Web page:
Achrol AS, Guzman R, Lee M, Steinberg GK. Pathophysiology and genetic factors in moyamoya disease. Neurosurg Focus 2009;26:E4.  Back to cited text no. 30
Hashikata H, Liu W, Mineharu Y, Inoue K, Takenaka K, Ikeda H, et al. Current knowledge on the genetic factors involved in moyamoya disease. Brain Nerve 2008;60:1261-9.  Back to cited text no. 31
Roder C, Nayak NR, Khan N, Tatagiba M, Inoue I, Krischek B. Genetics of Moyamoya disease. J Hum Genet 2010;55:711-6.  Back to cited text no. 32
Weinberg DG, Arnaout OM, Rahme RJ, Aoun SG, Batjer HH, Bendok BR. Moyamoya disease: A review of histopathology, biochemistry, and genetics. Neurosurg Focus 2011;30:E20.  Back to cited text no. 33
Fukuyama Y, Kanai N, Osawa M. Clinical Genetic Analysis on the Moyamoya Disease. In: The Research Committee on Spontaneous Occlusion of the Circle of Willis (Moyamoya Disease) of the Ministry of Health and Welfare Japan. Annual Report 1992. Tokyo, Japan: Ministry of Health and Welfare Japan; 1992. p. 141-6.  Back to cited text no. 34
Osawa M, Kanai N, Kawai M, Fukuyama Y. Clinical Genetic Study on the Idiopathic Occlusion of the Circle of Willis. The Research Committee on Spontaneous Occlusion of the Circle of Willis (Moyamoya Disease) of the Ministry of Health and Welfare Japan: Annual Report 1992. Tokyo, Japan: Ministry of Health and Welfare Japan; 1992. p. 147-52.  Back to cited text no. 35
Yamauchi T, Tada M, Houkin K, Tanaka T, Nakamura Y, Kuroda S, et al. Linkage of familial moyamoya disease (spontaneous occlusion of the circle of Willis) to chromosome 17q25. Stroke 2000;31:930-5.  Back to cited text no. 36
Liu W, Hashikata H, Inoue K, Matsuura N, Mineharu Y, Kobayashi H, et al. A rare Asian founder polymorphism of Raptor may explain the high prevalence of Moyamoya disease among East Asians and its low prevalence among Caucasians. Environ Health Prev Med 2010;15:94-104.  Back to cited text no. 37
Liu W, Morito D, Takashima S, Mineharu Y, Kobayashi H, Hitomi T, et al. Identification of RNF213 as a susceptibility gene for moyamoya disease and its possible role in vascular development. PLoS One 2011;6:e22542.  Back to cited text no. 38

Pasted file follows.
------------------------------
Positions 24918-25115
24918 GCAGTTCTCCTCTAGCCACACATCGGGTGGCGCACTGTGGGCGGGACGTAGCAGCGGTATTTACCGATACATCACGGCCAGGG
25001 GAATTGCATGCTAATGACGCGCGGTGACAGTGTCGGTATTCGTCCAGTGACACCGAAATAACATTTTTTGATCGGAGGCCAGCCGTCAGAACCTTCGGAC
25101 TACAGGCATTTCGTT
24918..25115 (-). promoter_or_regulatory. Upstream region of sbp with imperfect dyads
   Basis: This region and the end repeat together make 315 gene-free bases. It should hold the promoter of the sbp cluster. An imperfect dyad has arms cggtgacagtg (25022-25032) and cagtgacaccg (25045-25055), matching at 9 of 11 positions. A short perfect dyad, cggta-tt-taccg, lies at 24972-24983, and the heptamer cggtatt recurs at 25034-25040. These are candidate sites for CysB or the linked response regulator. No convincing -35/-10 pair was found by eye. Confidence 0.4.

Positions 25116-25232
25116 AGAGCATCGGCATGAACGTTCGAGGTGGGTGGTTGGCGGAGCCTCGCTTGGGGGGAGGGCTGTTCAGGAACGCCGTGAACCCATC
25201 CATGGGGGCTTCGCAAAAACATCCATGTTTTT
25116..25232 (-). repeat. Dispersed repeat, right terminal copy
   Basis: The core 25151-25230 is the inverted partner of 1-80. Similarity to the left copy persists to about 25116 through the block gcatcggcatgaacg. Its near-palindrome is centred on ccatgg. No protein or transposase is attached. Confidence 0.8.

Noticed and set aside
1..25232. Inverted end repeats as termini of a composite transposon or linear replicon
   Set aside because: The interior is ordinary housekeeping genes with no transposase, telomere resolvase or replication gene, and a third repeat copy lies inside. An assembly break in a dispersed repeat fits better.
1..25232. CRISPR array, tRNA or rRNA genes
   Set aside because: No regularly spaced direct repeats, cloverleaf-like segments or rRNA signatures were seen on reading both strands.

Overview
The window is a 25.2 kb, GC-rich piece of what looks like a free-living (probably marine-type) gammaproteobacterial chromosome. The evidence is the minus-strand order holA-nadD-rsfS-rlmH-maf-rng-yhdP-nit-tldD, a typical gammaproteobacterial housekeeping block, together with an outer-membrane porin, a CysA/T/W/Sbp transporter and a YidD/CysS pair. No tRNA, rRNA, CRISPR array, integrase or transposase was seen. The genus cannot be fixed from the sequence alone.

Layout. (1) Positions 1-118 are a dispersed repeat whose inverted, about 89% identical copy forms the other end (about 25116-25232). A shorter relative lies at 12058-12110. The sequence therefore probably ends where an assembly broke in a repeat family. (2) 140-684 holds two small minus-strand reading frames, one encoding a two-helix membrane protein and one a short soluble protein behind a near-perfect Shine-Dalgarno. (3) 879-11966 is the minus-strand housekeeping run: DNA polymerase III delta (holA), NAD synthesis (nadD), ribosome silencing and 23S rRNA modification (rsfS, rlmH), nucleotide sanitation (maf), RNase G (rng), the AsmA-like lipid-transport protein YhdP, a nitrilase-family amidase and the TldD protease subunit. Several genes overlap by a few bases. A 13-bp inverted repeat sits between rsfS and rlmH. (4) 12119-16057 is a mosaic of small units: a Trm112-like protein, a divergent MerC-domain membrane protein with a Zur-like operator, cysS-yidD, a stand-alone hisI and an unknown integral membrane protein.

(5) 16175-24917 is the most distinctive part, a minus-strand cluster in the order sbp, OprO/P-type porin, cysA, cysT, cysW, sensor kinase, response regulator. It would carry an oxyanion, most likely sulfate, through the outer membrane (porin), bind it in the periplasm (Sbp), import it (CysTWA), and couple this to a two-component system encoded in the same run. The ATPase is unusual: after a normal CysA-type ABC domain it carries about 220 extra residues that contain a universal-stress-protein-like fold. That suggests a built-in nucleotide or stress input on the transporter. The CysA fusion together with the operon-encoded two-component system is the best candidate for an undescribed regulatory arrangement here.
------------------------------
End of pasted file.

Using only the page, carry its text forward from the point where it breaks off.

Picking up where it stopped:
Hitomi T, Habu T, Kobayashi H, Okuda H, Harada KH, Osafune K, et al. The moyamoya disease susceptibility variant RNF213 R4810K (rs112735431) induces genomic instability by mitotic abnormality. Biochem Biophys Res Commun 2013;439:419-26.  Back to cited text no. 39
Suzuki J, Kodama N. Moyamoya disease--a review. Stroke 1983;14:104-9.  Back to cited text no. 40
Kasai N, Fujiwara S, Kodama N, Yonemitsu T, Suzuki J. The experimental study on causal genesis of moyamoya disease -correlation with immunological reaction and sympathetic nerve influence for vascular changes (author's transl). No Shinkei Geka 1982;10:251-61.  Back to cited text no. 41
Yamada H, Deguchi K, Tanigawara T, Takenaka K, Nishimura Y, Shinoda J, et al. The relationship between moyamoya disease and bacterial infection. Clin Neurol Neurosurg 1997;99(Suppl 2):S221-4.  Back to cited text no. 42
Maeda K, Koga T, Sakamoto S, Onoue K, Kotani S, Kusumoto S, et al. Structural requirement of synthetic N-acetylmuramyl dipeptides for induction of experimental allergic encephalomyelitis in the rat. Microbiol Immunol 1980;24:771-6.  Back to cited text no. 43
Mitsuzawa E, Yasuda T, Tamura N, Ohtani S. Experimental allergic encephalomyelitis induced by basic protein with synthetic adjuvant in comparison with Freund's complete adjuvant. Role of antibodies in correlation with the clinicopathological features. J Neurol Sci 1981;52:133-45.  Back to cited text no. 44
Suzuki J, Yonemitsu T, Ezura M, Fujiwara S. Experimental Study on Etiology of Moyamoya Disease: Effects of Bacterial Cell Wall on Cerebral Artery. Annual Report (1986) of the Research Committee on Spontaneous Occlusion of the Circle of Willis (Moyamoya Disease) of the Ministry of Health and Welfare, Japan. Tokyo, Japan: Ministry of Health and Welfare Japan; 1987. p. 57-62.  Back to cited text no. 45
Nishimoto A, Kinugasa K, Terai Y, Kamata. Experimental Study on the Pathogenesis of Moyamoya Disease. Annual Report (1989) of the Research Committee on Spontaneous Occlusion of the Circle of Willis (Moyamoya Disease) of the Ministry of Health and Welfare Japan (1990). Tokyo, Japan: Ministry of Health and Welfare Japan; 1990. p. 39-44.  Back to cited text no. 46
Kobayashi H, Yamazaki S, Takashima S, Liu W, Okuda H, Yan J, et al. Ablation of Rnf213 retards progression of diabetes in the Akita mouse. Biochem Biophys Res Commun 2013;432:519-25.  Back to cited text no. 47
Sonobe S, Fujimura M, Niizuma K, Nishijima Y, Ito A, Shimizu H, et al. Temporal profile of the vascular anatomy evaluated by 9.4-T magnetic resonance angiography and histopathological analysis in mice lacking RNF213: A susceptibility gene for moyamoya disease. Brain Res 2014;1552:64-71.  Back to cited text no. 48
Ito A, Fujimura M, Niizuma K, Kanoke A, Sakata H, Morita-Fujimura Y, et al. Enhanced post-ischemic angiogenesis in mice lacking RNF213; a susceptibility gene for moyamoya disease. Brain Res 2015;1594:310-20.  Back to cited text no. 49
Aoyagi M, Fukai N, Sakamoto H, Shinkai T, Matsushima Y, Yamamoto M, et al. Altered cellular responses to serum mitogens, including platelet-derived growth factor, in cultured smooth muscle cells derived from arteries of patients with moyamoya disease. J Cell Physiol 1991;147:191-8.  Back to cited text no. 50